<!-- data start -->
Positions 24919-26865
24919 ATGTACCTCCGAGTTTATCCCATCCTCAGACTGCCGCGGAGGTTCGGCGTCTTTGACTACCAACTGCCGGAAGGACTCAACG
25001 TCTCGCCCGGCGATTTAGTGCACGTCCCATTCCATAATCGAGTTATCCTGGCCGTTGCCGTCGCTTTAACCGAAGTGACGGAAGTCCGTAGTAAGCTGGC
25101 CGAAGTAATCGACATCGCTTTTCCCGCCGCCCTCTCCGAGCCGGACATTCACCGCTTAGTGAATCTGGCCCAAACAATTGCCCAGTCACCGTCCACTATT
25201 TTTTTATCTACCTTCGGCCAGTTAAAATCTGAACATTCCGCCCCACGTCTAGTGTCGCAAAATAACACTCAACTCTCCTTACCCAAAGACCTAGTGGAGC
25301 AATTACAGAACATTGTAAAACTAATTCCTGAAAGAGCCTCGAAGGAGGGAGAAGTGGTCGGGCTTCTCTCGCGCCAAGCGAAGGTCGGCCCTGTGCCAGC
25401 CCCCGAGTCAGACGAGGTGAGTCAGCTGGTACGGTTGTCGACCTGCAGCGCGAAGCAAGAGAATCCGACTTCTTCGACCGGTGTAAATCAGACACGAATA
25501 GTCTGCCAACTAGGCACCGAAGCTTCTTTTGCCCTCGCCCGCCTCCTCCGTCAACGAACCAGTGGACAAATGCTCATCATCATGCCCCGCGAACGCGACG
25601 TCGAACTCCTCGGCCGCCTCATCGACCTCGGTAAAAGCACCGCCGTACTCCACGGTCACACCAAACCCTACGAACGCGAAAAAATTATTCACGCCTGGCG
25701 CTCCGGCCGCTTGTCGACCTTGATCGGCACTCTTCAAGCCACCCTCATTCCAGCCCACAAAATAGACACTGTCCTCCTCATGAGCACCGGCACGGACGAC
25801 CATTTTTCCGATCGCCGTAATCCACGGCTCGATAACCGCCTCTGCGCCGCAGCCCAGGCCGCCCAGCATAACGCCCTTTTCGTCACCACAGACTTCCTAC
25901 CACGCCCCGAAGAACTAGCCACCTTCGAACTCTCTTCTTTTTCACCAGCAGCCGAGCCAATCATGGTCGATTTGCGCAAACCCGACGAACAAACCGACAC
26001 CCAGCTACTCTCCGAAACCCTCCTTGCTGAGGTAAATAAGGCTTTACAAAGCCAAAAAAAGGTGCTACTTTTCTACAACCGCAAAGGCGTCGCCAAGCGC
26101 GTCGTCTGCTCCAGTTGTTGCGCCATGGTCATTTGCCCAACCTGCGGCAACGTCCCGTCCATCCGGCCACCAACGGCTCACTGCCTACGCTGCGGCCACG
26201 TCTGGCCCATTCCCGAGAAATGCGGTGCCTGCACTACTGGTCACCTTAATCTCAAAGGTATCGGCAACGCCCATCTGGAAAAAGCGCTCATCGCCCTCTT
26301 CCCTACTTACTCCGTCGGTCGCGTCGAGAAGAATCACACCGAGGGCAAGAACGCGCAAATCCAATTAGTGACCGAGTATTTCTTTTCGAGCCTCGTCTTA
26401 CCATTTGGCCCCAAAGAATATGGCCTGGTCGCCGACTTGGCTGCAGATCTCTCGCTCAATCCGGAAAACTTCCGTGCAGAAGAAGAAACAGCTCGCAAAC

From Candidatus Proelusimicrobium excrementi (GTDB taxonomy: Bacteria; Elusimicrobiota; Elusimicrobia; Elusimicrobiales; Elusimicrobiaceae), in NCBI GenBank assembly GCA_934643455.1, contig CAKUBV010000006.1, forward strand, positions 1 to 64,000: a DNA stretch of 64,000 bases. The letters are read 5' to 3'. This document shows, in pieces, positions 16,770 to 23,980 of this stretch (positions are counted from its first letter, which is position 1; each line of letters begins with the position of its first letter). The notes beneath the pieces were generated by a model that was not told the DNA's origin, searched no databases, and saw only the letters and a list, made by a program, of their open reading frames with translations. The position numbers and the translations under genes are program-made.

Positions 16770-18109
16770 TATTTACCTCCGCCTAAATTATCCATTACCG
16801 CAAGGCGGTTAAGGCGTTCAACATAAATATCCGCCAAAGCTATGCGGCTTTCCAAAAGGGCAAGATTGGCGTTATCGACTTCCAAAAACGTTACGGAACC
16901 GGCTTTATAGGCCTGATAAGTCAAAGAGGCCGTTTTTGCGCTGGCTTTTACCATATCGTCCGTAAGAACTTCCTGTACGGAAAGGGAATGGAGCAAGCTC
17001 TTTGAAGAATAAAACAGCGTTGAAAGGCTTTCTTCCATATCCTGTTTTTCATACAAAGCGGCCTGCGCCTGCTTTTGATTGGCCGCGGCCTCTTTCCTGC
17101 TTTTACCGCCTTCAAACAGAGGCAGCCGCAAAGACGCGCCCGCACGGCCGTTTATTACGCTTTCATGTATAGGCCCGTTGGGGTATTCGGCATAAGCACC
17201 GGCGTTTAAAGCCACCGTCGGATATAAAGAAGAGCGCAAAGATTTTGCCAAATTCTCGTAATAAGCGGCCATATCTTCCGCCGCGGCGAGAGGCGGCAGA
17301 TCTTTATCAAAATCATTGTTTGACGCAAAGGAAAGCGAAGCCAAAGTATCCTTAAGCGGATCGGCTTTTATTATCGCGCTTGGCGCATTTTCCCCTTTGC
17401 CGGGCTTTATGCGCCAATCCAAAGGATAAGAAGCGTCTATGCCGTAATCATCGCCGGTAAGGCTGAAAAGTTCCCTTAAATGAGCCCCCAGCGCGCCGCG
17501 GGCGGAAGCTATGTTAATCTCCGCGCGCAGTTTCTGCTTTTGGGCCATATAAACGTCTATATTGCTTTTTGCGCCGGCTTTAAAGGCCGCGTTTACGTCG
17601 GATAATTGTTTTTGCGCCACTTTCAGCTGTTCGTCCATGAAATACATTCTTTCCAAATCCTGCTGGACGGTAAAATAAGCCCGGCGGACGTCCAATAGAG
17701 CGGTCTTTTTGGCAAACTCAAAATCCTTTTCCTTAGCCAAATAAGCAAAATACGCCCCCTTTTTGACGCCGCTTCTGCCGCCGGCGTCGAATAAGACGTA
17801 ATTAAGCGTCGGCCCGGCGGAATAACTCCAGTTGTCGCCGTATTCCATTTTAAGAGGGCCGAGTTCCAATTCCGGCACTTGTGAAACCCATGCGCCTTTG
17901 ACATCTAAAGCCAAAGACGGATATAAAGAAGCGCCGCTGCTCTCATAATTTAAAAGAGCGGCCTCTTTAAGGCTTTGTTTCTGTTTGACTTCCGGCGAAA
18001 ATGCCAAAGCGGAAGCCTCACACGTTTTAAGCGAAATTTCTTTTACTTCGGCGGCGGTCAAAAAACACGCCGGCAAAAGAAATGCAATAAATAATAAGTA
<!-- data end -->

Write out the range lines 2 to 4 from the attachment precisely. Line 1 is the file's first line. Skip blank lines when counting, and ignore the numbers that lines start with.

24919 ATGTACCTCCGAGTTTATCCCATCCTCAGACTGCCGCGGAGGTTCGGCGTCTTTGACTACCAACTGCCGGAAGGACTCAACG
25001 TCTCGCCCGGCGATTTAGTGCACGTCCCATTCCATAATCGAGTTATCCTGGCCGTTGCCGTCGCTTTAACCGAAGTGACGGAAGTCCGTAGTAAGCTGGC
25101 CGAAGTAATCGACATCGCTTTTCCCGCCGCCCTCTCCGAGCCGGACATTCACCGCTTAGTGAATCTGGCCCAAACAATTGCCCAGTCACCGTCCACTATT